Sep 22, 2017 | By Lizzy Bowring
Request a demo to experience WGSN.
Sep 20, 2016
By WGSN Insider
Burberry’s first full see-now-buy-now show took place in London last night, against a backdrop of a live orchestra, garnering millions of viewers and setting off a global conversation on social media.
An event it truly was, as arguably Britain’s biggest runway label dived head-first into a new era, showing both its men’s and women’s offer together and dubbing it ‘September 2016’ during spring/summer 2017’s London fashion week.
Inspired by Virginia Woolf’s Orlando, who was born in the Elizabethan era as a man and changed gender during his/her more-than-300-year existence, much of the offer was as gender-neutral as it was season-neutral.
Bailey told Reuters that he was inspired by the idea of “living through different periods and the fluidity of gender.”
It took in historical influences including ruff collars, elaborate heritage army uniforms, interiors-inspired tapestry fabrics and 1920s pyjamas/dressing gowns – all mixed in with Burberry’s signature modern pieces featuring snakeskin, lace and, of course, multiple reworkings of the classic trench coat.
Speaking about the collection, Lizzy Bowring, WGSN Head of Catwalks said: “Christopher Bailey’s collection for Burberry had been carefully curated. This was not just a ‘see now buy now’ collection, this was a lineup consisting of gorgeous clothes that were up to the minute in detailing and styling, just what the avid followers of Burberry have come to expect of Bailey’s catwalk shows. It’s all in the experience, the touch, the feel and of course, the story telling. One could not help get caught up in the romance of this collection but then, is this not the reason for a catwalk show?
“Just because it offers ‘see now buy now’ immediacy to consumers, does not mean that the romance disappears. Bailey’s story encapsulated the ideas from Virginia Wolfe, Orlando, a biography along with the Elizabethan era and all the trappings. We were transported in time. The look of the collection was totally on-point with many designers at London Fashion week presenting boudoir-inspired collections. Bailey is just that bit ahead of the game!”, she adds.
The collection comes at a crucial point for the business. Bailey is preparing to step down as Burberry CEO when Céline’s Marco Gobbetti arrives next summer while staying in creative control. And Bailey launched the new initiative in the middle of tough times. The brand is facing the same luxury headwinds as its high-end peers and has found key markets such as Hong Kong, mainland China and the US a challenge.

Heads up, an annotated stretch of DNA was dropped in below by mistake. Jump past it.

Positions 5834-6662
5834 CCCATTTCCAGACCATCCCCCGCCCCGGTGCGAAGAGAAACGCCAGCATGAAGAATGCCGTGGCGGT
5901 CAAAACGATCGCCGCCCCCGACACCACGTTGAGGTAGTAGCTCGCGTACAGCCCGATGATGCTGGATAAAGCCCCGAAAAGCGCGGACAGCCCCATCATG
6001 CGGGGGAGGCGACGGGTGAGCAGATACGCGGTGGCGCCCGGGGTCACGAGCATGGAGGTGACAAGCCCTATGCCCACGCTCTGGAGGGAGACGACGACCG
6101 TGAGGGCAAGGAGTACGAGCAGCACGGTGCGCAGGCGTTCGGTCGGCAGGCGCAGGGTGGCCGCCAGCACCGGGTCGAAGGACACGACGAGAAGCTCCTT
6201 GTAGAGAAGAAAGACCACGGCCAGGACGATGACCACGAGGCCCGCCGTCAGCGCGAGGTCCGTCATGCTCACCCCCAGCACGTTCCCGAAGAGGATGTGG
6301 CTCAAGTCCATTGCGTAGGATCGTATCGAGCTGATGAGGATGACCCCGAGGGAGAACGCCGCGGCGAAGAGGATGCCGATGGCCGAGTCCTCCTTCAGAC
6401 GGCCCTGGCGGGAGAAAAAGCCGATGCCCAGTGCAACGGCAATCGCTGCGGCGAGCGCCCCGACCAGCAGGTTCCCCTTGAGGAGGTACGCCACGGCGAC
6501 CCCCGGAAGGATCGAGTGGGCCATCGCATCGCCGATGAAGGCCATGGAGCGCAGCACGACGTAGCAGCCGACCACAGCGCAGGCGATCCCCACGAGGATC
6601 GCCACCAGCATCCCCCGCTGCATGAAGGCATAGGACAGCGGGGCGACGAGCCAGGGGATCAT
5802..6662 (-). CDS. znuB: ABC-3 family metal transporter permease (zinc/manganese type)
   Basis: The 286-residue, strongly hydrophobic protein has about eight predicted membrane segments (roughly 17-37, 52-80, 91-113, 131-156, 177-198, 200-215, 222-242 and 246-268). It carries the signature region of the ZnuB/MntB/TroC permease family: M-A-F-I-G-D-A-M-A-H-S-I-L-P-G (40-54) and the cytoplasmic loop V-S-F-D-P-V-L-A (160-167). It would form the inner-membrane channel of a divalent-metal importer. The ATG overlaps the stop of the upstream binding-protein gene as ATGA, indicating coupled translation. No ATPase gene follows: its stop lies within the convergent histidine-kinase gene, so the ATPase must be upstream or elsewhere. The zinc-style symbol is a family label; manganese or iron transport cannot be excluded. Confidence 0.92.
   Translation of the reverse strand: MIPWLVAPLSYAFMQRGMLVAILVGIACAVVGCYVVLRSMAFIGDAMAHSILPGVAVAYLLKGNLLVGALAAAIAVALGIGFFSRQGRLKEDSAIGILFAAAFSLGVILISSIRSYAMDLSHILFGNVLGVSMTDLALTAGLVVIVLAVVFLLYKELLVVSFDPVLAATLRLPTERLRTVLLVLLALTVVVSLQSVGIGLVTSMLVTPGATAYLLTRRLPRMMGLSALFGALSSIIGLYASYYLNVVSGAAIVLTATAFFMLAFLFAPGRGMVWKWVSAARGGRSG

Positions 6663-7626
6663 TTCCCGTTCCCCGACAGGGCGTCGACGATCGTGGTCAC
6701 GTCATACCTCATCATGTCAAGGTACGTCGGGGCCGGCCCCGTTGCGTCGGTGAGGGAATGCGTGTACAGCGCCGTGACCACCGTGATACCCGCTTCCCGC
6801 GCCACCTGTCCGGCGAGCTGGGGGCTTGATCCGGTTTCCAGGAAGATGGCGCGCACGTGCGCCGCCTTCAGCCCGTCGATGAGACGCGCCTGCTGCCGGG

Bailey didn’t discuss specific business problems yesterday but did refer to the challenges and told Reuters: “I think our industry is changing quite dramatically, as are all industries, because of technology, because of different behaviours.”
Last night’s event aimed to make the most of those changing behaviours as Burberry packed the front row with celebrities and didn’t just live stream the show but live-streamed it on Burberry.com, WeChat, YouTube, Facebook Live, and stores including Barneys’ NYC and Beverly Hills flagships.
In fact, with a keen eye on the US market, the company simultaneously launch its Burberry x Barneys New York that includes exclusives and show pieces, selling its womenswear through the store for the first time.
Bailey had previously said in a Wall Street Journal interview that he has been looking “at what we could do to drive traffic into the stores, what we could do to drive excitement with customers.” And yesterday’s show certainly would have done that with key pieces like the new bridle bag, the wraparound studded belt, the cleverly cut knits and Burberry’s signature shearlings likely to have been popular instant buys last night.
STAY UP TO DATE: You want the need-to-know news, right? Our journalists deliver a daily curation of the most important industry happenings. Sound good? Join WGSN.
Know what’s next. Become a WGSN member today to benefit from our daily trend intelligence, retail analytics, consumer insights and bespoke consultancy services.